In a recent study published on medRxiv* prepress server, researchers evaluated the impact of modern causal inference methods in estimating the effect of corticosteroids on coronavirus disease-related mortality 2019 (COVID-19).
Observational research has provided great opportunities to understand causal effects in the absence of randomized trials. However, the accuracy of observational research depends on various analytical and design choices.
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In this study, the researchers described the benefits of using modern causal inference methods compared to standard research approaches in estimating the effect of corticosteroids on coronavirus 2 (SARS-CoV-2) infections due to severe acute respiratory syndrome.
The approach proposed by the team, which used modern causal inference, was the first approach. This method used a target study framework and a plan that outlined causal inference. The plan used helped to design the study without time alignment and similar design biases and mitigated the bias of the incorrect model specification by estimating optimal machine learning. The team also described one randomized study that could hypothetically analyze the impact of corticosteroids on patients with severe COVID-19.
The population of the hypothetical study included adults admitted for COVID-19 to either New York-Presbyterian Hospital (NYPH) / Weill Cornell, Lower Manhattan Hospital or NYPH Queens. Infections were confirmed by performing reverse transcriptase-polymerase chain reaction (RT-PCR) assays on nasopharyngeal swabs taken from patients. The team randomized patients on the first day of admission to the hospital to receive either standard care with corticosteroids or standard care without any corticosteroid treatment.
The dose of corticosteroid administered was 0.5 mg per kg body weight of methylprednisolone corticosteroid, which was equivalent for 24 hours to six days. The corticosteroids included in the study were hydrocortisone, prednisolone, prednisone, methylprednisolone and dexamethasone. The team defined severe hypoxic criteria such as initiation of a high-flow ventilation mask, nasal cannulae, invasive or non-invasive mechanical ventilation, or an oxygen saturation level of less than 93%.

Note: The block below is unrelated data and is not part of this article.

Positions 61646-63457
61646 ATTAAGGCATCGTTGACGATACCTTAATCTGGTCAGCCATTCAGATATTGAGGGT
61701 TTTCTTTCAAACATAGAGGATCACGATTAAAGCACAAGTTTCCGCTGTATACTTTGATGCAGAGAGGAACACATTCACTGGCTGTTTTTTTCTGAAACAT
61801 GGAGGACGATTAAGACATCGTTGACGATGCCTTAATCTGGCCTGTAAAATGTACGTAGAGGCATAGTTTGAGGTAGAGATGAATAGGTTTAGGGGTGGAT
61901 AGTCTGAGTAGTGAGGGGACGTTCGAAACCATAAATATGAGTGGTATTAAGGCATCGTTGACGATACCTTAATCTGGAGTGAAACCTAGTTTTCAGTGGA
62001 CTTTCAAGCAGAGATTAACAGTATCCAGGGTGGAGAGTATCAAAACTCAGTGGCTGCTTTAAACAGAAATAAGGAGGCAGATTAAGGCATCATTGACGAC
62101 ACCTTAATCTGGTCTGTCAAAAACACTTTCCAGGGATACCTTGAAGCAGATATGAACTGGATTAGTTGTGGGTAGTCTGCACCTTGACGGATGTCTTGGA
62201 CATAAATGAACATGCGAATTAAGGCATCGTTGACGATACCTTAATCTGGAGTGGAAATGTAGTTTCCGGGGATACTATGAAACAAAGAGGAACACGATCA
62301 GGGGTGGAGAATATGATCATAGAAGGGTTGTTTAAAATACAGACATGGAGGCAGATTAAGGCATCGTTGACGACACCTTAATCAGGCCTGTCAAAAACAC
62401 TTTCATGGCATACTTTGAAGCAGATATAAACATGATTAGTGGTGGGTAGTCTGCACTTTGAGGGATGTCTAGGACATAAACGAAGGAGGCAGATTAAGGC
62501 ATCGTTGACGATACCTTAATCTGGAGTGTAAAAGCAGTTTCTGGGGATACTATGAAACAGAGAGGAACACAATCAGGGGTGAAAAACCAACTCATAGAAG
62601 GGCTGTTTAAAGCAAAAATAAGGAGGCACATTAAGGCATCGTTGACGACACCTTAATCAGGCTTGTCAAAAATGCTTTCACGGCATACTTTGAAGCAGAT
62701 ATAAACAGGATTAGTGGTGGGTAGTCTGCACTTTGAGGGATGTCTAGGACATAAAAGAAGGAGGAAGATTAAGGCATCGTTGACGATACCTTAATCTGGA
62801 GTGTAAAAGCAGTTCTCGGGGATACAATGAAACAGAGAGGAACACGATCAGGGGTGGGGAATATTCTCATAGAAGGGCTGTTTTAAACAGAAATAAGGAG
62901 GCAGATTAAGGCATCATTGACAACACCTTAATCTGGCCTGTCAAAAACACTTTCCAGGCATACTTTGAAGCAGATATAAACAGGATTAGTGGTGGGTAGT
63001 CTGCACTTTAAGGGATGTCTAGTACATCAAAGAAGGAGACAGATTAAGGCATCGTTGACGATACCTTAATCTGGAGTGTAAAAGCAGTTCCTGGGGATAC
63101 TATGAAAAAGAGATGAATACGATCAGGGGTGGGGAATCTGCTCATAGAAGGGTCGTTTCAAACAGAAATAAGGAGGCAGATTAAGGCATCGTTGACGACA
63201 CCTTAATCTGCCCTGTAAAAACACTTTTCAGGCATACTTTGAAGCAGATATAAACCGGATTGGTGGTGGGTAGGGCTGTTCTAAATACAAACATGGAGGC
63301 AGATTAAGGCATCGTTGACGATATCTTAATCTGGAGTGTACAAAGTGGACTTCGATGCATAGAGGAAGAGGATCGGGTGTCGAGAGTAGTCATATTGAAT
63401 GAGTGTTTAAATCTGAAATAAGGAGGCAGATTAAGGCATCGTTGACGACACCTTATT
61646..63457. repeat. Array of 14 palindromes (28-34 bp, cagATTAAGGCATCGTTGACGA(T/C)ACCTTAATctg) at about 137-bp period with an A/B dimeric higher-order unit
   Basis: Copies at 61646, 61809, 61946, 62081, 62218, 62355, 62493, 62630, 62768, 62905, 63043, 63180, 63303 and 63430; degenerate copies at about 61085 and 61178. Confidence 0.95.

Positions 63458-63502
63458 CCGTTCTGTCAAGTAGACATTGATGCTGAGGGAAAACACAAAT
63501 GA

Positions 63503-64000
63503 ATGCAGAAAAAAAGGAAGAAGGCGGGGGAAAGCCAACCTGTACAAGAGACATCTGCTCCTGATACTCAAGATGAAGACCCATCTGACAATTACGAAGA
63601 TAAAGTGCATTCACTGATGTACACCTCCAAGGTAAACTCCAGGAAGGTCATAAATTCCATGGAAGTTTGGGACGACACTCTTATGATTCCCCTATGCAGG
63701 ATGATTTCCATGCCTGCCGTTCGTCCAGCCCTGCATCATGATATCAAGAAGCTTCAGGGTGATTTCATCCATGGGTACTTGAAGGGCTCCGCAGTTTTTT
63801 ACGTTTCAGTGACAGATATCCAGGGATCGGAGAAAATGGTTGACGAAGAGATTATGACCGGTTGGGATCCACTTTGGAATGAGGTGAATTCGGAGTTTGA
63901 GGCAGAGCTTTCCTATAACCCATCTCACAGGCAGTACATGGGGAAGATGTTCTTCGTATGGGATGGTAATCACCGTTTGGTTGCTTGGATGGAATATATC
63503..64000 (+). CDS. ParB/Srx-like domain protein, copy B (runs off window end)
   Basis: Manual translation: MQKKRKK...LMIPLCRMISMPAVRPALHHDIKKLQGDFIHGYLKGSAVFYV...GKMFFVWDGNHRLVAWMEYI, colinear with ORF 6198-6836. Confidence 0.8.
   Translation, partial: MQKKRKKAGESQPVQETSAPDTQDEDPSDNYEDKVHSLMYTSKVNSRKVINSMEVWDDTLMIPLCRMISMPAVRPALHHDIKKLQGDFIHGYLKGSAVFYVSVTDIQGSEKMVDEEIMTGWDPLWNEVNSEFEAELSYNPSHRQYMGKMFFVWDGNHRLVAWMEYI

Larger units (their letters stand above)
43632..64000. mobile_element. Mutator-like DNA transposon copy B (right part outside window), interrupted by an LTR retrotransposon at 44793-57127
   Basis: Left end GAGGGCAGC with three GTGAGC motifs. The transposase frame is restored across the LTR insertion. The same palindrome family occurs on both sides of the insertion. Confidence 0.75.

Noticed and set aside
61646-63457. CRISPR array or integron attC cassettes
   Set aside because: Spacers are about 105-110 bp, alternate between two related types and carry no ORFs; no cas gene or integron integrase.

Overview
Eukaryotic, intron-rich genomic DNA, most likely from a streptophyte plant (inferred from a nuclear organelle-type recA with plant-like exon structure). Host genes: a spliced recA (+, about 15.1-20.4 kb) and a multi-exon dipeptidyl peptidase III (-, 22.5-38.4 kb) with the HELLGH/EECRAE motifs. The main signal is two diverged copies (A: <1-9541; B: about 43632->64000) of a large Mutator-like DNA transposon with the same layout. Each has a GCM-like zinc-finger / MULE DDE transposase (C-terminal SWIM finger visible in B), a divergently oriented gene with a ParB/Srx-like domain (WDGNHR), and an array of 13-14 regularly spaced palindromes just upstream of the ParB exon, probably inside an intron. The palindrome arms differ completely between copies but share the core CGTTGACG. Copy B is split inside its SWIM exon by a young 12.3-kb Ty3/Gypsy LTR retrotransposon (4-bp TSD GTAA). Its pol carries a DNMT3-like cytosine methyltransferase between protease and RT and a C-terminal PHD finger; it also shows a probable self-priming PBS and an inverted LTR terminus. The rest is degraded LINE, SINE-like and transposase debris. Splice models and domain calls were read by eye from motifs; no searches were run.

The primary endpoint of the study included mortality reported within 28 days of randomization. Of interest was the variation in mortality over 28 days between the two randomized groups.
The target study emulation used data from patients who met the inclusion criteria between March 3 and May 15, 2020. The team obtained demographic, intubation, comorbidity, death, and hospital discharge information from electronic medical records. Participants were followed for 28 days after hospitalization until they were discharged or transferred to another hospital. The team evaluated the impact of a hypothetical dynamic treatment plan in which each patient was treated with corticosteroids for six days if and when the patient had severe hypoxia.
The study cohort included a total of 3298 patients with a median age of 65 years with almost 60% men and a mean body mass index (BMI) of 27. Approximately 31% of patients had diabetes mellitus, 14% had coronary artery disease, 54% had hypertension and 4.8% had kidney disease. A total of 1690 patients met the criteria for randomization for severe hypoxia, while 423 patients reported a history of corticosteroids during follow-up. In addition, 699 patients succumbed within 28 days of randomization.
The team also noted that 20% of patients who completed the study duration received no corticosteroid treatment, while 30% of patients died after corticosteroid treatment. The estimated mortality rate was 32% in subjects who did not receive corticosteroids, while 23% of patients who received corticosteroids for six days had severe hypoxia. This indicates a 9.6% reduction in mortality between the corticosteroid groups and the hypothetical non-corticosteroid groups.
In the target emulation study, among 1,690 patients who met hypoxia, 72 patients were treated with corticosteroids within one day of diagnosis of hypoxia, while 191 hypoxic patients received corticosteroids within five days. Among them, 18 and 451 patients succumbed to hypoxia within one and five days without any corticosteroid treatment.
Overall, the results of the study showed that the current standard used for clinical research cannot sufficiently restore an appropriate treatment approach, unlike the modern method of causal inference. The researchers believe that the current study has shown the importance of incorporating such innovative methods into future research proposals.
* Important notice
medRxiv publishes preliminary scientific reports that are not reviewed and therefore should not be considered conclusive, leading clinical practice / health-related behavior, nor should they be treated as validated information.
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